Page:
Check out Ruel’s recent post, a “letter to Wal-Mart,” for a fantastic (though inadvertent) profile of someone who is definitely not a Wal-Mart customer. That is, it details the opposite of the characteristics of Wal-Mart customers.
I really like
reading and thinking about the Wal-Mart “story,” as I do other large retail companies and people. The target customer for Wal-Mart, of course, is about 80% completely price-centric and 20% convenience centric. That is, customers are most concerned with price, and then a little concerned with having everything available under one roof.
Our man Ruel, however, is also interested in a quick check-out…which, really, isn’t that important to Wal-Mart customers. Put another way, Wal-Mart customers will “gladly” sacrifice a speedy checkout for really cheap product.
I’m pretty much with Ruel: I avoid Wal-Mart because the process is too “big” all around:
- It takes too much time to checkout, the items are too generic and “normal” This is largely an aesthetic complaint, but the grocery selection is often more limited than, say, HEB.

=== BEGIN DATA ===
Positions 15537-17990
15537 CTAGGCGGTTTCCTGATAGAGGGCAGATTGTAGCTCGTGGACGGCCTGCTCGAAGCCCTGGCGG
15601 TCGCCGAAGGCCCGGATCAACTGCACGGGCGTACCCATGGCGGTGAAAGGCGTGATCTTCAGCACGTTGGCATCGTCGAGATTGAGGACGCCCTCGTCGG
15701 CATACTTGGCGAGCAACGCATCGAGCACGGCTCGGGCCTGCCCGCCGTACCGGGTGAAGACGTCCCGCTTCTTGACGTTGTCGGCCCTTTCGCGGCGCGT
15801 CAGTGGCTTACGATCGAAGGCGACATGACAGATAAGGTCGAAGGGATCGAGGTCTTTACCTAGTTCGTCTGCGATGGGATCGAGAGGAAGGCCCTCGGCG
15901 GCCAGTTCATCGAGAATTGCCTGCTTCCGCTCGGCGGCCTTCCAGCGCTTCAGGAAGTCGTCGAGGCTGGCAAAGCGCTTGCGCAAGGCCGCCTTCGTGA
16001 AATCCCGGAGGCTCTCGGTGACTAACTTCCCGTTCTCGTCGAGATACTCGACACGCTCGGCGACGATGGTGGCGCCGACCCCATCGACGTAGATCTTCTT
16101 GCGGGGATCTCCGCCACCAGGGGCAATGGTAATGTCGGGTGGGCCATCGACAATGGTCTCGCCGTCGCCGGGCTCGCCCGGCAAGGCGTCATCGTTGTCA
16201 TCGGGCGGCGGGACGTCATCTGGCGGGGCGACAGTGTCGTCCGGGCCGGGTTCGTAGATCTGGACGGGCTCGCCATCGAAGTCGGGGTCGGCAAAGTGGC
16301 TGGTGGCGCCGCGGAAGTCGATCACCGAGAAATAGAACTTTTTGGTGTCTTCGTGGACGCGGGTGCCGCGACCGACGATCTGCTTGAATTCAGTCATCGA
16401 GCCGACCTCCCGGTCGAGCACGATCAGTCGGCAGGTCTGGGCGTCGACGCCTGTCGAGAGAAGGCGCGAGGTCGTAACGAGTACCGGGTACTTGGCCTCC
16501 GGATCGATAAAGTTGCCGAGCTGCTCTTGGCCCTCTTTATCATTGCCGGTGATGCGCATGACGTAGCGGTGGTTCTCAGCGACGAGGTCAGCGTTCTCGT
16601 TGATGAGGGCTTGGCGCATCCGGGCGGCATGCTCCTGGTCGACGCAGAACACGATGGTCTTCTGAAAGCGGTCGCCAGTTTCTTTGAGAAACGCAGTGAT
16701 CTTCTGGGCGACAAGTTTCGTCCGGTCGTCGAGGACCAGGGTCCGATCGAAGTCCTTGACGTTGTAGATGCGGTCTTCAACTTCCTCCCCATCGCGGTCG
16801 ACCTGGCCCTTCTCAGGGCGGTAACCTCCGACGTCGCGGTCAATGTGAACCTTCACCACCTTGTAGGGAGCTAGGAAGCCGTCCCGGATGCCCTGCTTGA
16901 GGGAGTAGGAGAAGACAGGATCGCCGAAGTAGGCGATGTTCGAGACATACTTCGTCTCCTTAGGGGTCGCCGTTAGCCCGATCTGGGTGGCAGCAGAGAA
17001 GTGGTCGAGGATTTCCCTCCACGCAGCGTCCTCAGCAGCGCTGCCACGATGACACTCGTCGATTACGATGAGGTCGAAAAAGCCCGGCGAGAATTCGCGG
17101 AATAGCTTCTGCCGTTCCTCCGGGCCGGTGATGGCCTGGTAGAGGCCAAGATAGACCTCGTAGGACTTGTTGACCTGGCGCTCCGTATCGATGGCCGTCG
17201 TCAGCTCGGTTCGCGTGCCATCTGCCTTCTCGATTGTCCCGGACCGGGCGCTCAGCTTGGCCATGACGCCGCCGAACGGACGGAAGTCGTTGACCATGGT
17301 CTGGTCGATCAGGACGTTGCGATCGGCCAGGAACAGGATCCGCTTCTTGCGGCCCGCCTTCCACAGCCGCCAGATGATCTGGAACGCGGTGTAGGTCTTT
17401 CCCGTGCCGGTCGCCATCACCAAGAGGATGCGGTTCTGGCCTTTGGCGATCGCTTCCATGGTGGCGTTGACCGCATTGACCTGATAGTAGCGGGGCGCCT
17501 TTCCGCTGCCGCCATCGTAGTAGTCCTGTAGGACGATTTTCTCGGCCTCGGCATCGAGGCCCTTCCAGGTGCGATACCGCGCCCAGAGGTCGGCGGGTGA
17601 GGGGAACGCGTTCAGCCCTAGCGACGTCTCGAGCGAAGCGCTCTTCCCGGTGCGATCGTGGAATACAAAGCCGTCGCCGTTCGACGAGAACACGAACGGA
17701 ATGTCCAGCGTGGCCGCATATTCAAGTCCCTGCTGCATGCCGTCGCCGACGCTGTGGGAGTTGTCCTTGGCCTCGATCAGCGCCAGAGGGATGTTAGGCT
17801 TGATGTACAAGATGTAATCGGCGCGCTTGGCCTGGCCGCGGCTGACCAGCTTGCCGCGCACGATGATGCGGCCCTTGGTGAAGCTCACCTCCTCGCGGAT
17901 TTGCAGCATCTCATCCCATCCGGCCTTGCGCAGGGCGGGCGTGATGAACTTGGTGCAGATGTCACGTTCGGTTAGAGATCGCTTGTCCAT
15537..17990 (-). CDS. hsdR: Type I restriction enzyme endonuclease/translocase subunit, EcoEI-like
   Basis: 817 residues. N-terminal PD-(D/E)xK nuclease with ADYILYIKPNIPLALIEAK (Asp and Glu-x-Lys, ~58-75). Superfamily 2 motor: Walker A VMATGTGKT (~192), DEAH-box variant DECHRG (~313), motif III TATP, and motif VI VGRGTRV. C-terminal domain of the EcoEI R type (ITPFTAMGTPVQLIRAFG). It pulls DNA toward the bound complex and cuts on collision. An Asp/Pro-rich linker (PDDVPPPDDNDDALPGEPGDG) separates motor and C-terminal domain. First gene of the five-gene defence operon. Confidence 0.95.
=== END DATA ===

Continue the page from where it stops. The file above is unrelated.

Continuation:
- Wal-Marts are always “too far” for my lazy driving habits. The size of Wal-Mart demands a really big plot of land, so they’re often located further out of the city than I’d like to drive.
The reason I end up going to Wal-Mart is because there’s no where else to go for the item I want: like a cheap, plastic swimming pool for the dogs, or cheap door-mats. Indeed, I’m still motivated to get cheap-shit, but I’m willing to pay more for some stuff…or go to the dollar store instead, which is closer.